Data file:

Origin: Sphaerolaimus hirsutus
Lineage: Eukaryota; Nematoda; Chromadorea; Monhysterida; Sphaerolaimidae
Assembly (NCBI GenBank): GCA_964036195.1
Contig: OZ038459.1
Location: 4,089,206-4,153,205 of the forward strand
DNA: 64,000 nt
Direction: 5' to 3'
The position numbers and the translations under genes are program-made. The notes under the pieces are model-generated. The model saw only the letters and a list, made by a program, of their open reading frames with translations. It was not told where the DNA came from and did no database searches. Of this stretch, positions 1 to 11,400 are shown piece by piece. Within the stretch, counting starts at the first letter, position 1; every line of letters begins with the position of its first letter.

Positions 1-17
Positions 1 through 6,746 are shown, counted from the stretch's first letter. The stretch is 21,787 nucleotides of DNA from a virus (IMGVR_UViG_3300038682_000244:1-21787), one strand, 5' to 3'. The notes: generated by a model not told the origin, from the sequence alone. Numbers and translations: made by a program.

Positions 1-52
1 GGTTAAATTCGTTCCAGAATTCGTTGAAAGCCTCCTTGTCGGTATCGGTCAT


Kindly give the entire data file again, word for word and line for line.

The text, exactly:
Origin: Sphaerolaimus hirsutus
Lineage: Eukaryota; Nematoda; Chromadorea; Monhysterida; Sphaerolaimidae
Assembly (NCBI GenBank): GCA_964036195.1
Contig: OZ038459.1
Location: 4,089,206-4,153,205 of the forward strand
DNA: 64,000 nt
Direction: 5' to 3'
The position numbers and the translations under genes are program-made. The notes under the pieces are model-generated. The model saw only the letters and a list, made by a program, of their open reading frames with translations. It was not told where the DNA came from and did no database searches. Of this stretch, positions 1 to 11,400 are shown piece by piece. Within the stretch, counting starts at the first letter, position 1; every line of letters begins with the position of its first letter.

Positions 1-17
Positions 1 through 6,746 are shown, counted from the stretch's first letter. The stretch is 21,787 nucleotides of DNA from a virus (IMGVR_UViG_3300038682_000244:1-21787), one strand, 5' to 3'. The notes: generated by a model not told the origin, from the sequence alone. Numbers and translations: made by a program.

Positions 1-52
1 GGTTAAATTCGTTCCAGAATTCGTTGAAAGCCTCCTTGTCGGTATCGGTCAT